Preview Mode Links will not work in preview mode

Hi Wine for Normal People listeners! Welcome to the podcast page. For more info, please go to the Wine for Normal People Site and use the Contact Page to ask questions or reach out! 

All podcast music: “Café connection” by morgantj / CC BY 3.0, ©2009 – Licensed under Creative Commons 
Attribution (3.0) 

Apr 5, 2021

Of the greatest sweet wines of the world, those of Bordeaux – Sauternes and Barsac – may be the most famed. These small regions (covering just 2,217 ha/5,478 acres) and their 132 producers, make some of the world's most prestigious, long-lived and expensive sweet wines.

From Ch d'Yquem siteSource:

Located just 40 miles/65 km south of Bordeaux city, along the Garonne and Ciron Rivers, the AOC Sauternes includes the communes of Barsac, Sauternes, Bommes, Fargues, and Preignac. These areas are undulating, with a combination of soils and some elevations up to 240 feet. The Barsac AOC, which can also use Sauternes AOC, stands alone as the commune with unique character – it is distinguished by its limestone and sandy soils, which create lighter, more minerally and elegant styles of this beautiful wine. This area is flatter, but the Barsac has limestone soils, which make the wines taste as they do.


Both Sauternes and Barsac are made from a combination of three main grapes  -Sémillon for structure, smoothness, and richness, Sauvignon Blanc for herbal aromatics and acidity, and a small proportion of Muscadelle, also for aroma.

The key to Sauternes, the thing that makes it stand apart from other sweet wines is the unique climate conditions that occur here regularly in the autumn most harvests. During Autumn mornings in Sauternes, the cooler Ciron River meets the warmer Garonne and condensation or mist forms, covering certain vineyards. These moist areas could be subject to grey rot (and sometimes are) but if those moist conditions are followed by drier, warmer afternoons, instead of grey rot, Botrytis cinerea forms. This fungus attacks grapes, perforating their skins and allowing moisture trapped inside to evaporate when this happens over a number of weeks, the result is a complex wine, that has aromas and flavors like apricot, mango, tropical fruit, honeycomb/beeswax, honeysuckle, hazelnut, almond, flowers, peaches, nutty, pears, orange, (new oak: vanilla, butterscotch), and has sweetness with strong acidity and a long finish. The best of these can age up to 50 years.

"File:Botrytis-vigne-grappe.jpg" by Stllchang is licensed under CC BY-SA 4.0Botrytis on grapes: "File:Botrytis-vigne-grappe.jpg" by Stllchang is licensed under CC BY-SA 4.0


In terms of pairing, there are so many ideas that many don’t consider when thinking of Sauternes. Although foie gras is classic, the wine goes well with roasted chicken with thyme and herbs, oysters and seafood dishes, especially lobster and crab, spicy food with some sweetness (especially sweet and sour Chinese dishes, Indian dishes with heat and sweet, and Thai curries). Blue cheese and other salty cheeses are great, and Sauternes or Barsac should definitely be on the table for the Thanksgiving turkey – adding moisture, acidity, and sweetness to the mix. Traditionally, Sauternes and Barsac are also served as aperitifs, cold and as a welcome to guests as they come in (similar to Champagne).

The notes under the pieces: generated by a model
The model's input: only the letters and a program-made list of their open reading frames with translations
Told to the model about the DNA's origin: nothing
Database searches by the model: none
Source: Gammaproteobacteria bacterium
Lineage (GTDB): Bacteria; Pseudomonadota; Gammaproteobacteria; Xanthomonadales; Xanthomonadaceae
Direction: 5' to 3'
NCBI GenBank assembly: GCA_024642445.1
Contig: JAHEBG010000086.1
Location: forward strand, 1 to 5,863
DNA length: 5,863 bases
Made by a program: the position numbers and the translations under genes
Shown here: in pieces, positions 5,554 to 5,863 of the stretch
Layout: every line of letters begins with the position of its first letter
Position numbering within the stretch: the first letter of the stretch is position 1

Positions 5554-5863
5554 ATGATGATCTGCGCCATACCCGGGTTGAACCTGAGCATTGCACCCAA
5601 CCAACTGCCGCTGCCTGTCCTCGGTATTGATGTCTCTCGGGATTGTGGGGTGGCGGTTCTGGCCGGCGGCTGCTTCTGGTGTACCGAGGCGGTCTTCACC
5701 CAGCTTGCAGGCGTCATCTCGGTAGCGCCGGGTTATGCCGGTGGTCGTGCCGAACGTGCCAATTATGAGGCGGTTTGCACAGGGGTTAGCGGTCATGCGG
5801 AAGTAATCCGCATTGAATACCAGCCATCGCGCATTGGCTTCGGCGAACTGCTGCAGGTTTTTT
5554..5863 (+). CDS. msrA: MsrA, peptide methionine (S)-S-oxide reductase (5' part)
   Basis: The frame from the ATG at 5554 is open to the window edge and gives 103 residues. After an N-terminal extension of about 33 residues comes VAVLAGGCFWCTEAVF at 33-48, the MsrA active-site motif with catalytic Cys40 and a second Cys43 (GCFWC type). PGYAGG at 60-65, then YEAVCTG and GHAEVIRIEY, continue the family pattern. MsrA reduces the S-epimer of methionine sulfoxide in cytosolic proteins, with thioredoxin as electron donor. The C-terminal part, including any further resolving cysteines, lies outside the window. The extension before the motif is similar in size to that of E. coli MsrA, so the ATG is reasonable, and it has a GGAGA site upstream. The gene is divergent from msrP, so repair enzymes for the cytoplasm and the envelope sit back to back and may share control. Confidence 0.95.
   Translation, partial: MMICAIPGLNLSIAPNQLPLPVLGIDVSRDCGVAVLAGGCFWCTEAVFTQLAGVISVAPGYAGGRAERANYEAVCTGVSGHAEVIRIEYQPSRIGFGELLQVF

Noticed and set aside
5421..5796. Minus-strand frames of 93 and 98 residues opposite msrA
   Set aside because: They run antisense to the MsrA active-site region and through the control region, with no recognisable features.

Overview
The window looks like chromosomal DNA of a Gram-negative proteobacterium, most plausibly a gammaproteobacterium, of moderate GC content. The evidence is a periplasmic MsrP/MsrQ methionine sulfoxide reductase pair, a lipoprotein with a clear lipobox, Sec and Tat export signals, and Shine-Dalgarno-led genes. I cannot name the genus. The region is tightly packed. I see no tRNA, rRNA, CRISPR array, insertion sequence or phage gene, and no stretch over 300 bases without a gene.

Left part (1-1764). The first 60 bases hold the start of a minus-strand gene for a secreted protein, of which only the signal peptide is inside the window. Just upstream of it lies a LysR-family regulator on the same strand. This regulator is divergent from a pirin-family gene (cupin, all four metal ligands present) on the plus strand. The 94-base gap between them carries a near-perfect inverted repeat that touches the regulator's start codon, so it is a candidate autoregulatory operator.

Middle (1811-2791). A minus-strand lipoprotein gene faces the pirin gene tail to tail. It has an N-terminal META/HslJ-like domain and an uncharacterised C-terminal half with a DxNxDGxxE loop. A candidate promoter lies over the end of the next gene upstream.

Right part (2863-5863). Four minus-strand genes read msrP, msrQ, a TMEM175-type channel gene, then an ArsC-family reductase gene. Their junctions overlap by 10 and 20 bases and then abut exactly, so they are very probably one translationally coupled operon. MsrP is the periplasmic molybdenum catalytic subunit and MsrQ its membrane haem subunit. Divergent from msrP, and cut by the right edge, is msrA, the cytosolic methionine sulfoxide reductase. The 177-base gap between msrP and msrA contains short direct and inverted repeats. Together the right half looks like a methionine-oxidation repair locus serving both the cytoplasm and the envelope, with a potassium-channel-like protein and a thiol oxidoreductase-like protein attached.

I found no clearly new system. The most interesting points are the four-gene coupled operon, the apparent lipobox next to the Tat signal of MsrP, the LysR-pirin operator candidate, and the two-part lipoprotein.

Sauternes was part of the 1855 Classification of Bordeaux wines – they were the only whites ranked. There were 27 Cru Classes, 11 First Growths, 15 Second Growths, and Château d’ Yquem  at the top of the ranking – a Premier Cru Supérieur.


Among these topics, we discuss the business of Sauternes, the decline in planting and sales, and do an overview of Chåteau d’Yquem, the most famed sweet wine in the world.

Ch d'Yquem, photo credit: Benjamin Zingg, SWZ, CC BY-SA 2.5, via Wikimedia Commons

We mention other top Château:

In Barsac: Château Climens, Château Coutet, Château Doisey Daëne

In Sauternes: Château Guiraud, Clos Haut-Peyraguey, Château Rabaud-Promis (underrated), Château Sigalas-Rabaud, Château Rieussec, and more.


A great deep dive into this interesting, classic region, this podcast gives you another tool to be well-rounded in wine!


HUGE Credit to Jane Anson's spectacular "Inside Bordeaux" book for making the research easy and fun! 


Thanks to our sponsors:

Thanks to YOU! The podcast supporters on Patreon, who are helping us to make the podcast possible and who we give goodies in return for their help! Check it out today:



Wine Access     

Visit: and for a limited time get $20 off your first order of $50 or more! 

Wine Access is a web site that has exclusive wines that overdeliver for the price (of which they have a range).

  • They offer top quality wines by selecting diverse, interesting, quality bottles you may not have access to at local shops.
  • Wine Access provides extensive tasting notes, stories about the wine and a really cool bottle hanger with pairings, flavor profile, and serving temps.
  • Wines are warehoused in perfect conditions and shipped in temperature safe packs. Satisfaction is guaranteed!

Check it out today!